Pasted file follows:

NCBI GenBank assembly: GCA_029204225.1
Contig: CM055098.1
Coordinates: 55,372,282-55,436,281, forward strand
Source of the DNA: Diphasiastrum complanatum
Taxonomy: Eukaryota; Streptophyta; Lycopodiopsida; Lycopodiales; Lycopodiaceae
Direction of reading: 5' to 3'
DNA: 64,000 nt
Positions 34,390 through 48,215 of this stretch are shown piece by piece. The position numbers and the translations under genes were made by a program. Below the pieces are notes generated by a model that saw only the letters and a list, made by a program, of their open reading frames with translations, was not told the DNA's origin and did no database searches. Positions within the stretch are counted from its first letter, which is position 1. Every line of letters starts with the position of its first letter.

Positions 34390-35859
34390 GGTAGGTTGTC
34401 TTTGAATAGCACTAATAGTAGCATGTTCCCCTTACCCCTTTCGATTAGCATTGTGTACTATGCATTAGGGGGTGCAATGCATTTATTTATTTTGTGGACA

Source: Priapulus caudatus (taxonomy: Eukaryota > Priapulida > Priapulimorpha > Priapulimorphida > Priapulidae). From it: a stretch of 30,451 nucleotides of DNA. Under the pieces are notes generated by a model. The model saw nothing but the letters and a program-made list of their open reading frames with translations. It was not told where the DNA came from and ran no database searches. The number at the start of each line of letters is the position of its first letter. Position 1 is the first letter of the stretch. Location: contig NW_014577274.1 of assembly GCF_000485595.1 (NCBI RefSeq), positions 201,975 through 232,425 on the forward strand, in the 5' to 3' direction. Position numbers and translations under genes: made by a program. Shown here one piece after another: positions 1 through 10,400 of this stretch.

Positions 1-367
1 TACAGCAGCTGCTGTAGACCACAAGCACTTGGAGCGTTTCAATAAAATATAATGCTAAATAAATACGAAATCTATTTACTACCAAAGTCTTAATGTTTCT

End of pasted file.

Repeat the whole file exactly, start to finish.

NCBI GenBank assembly: GCA_029204225.1
Contig: CM055098.1
Coordinates: 55,372,282-55,436,281, forward strand
Source of the DNA: Diphasiastrum complanatum
Taxonomy: Eukaryota; Streptophyta; Lycopodiopsida; Lycopodiales; Lycopodiaceae
Direction of reading: 5' to 3'
DNA: 64,000 nt
Positions 34,390 through 48,215 of this stretch are shown piece by piece. The position numbers and the translations under genes were made by a program. Below the pieces are notes generated by a model that saw only the letters and a list, made by a program, of their open reading frames with translations, was not told the DNA's origin and did no database searches. Positions within the stretch are counted from its first letter, which is position 1. Every line of letters starts with the position of its first letter.

Positions 34390-35859
34390 GGTAGGTTGTC
34401 TTTGAATAGCACTAATAGTAGCATGTTCCCCTTACCCCTTTCGATTAGCATTGTGTACTATGCATTAGGGGGTGCAATGCATTTATTTATTTTGTGGACA

Source: Priapulus caudatus (taxonomy: Eukaryota > Priapulida > Priapulimorpha > Priapulimorphida > Priapulidae). From it: a stretch of 30,451 nucleotides of DNA. Under the pieces are notes generated by a model. The model saw nothing but the letters and a program-made list of their open reading frames with translations. It was not told where the DNA came from and ran no database searches. The number at the start of each line of letters is the position of its first letter. Position 1 is the first letter of the stretch. Location: contig NW_014577274.1 of assembly GCF_000485595.1 (NCBI RefSeq), positions 201,975 through 232,425 on the forward strand, in the 5' to 3' direction. Position numbers and translations under genes: made by a program. Shown here one piece after another: positions 1 through 10,400 of this stretch.

Positions 1-367
1 TACAGCAGCTGCTGTAGACCACAAGCACTTGGAGCGTTTCAATAAAATATAATGCTAAATAAATACGAAATCTATTTACTACCAAAGTCTTAATGTTTCT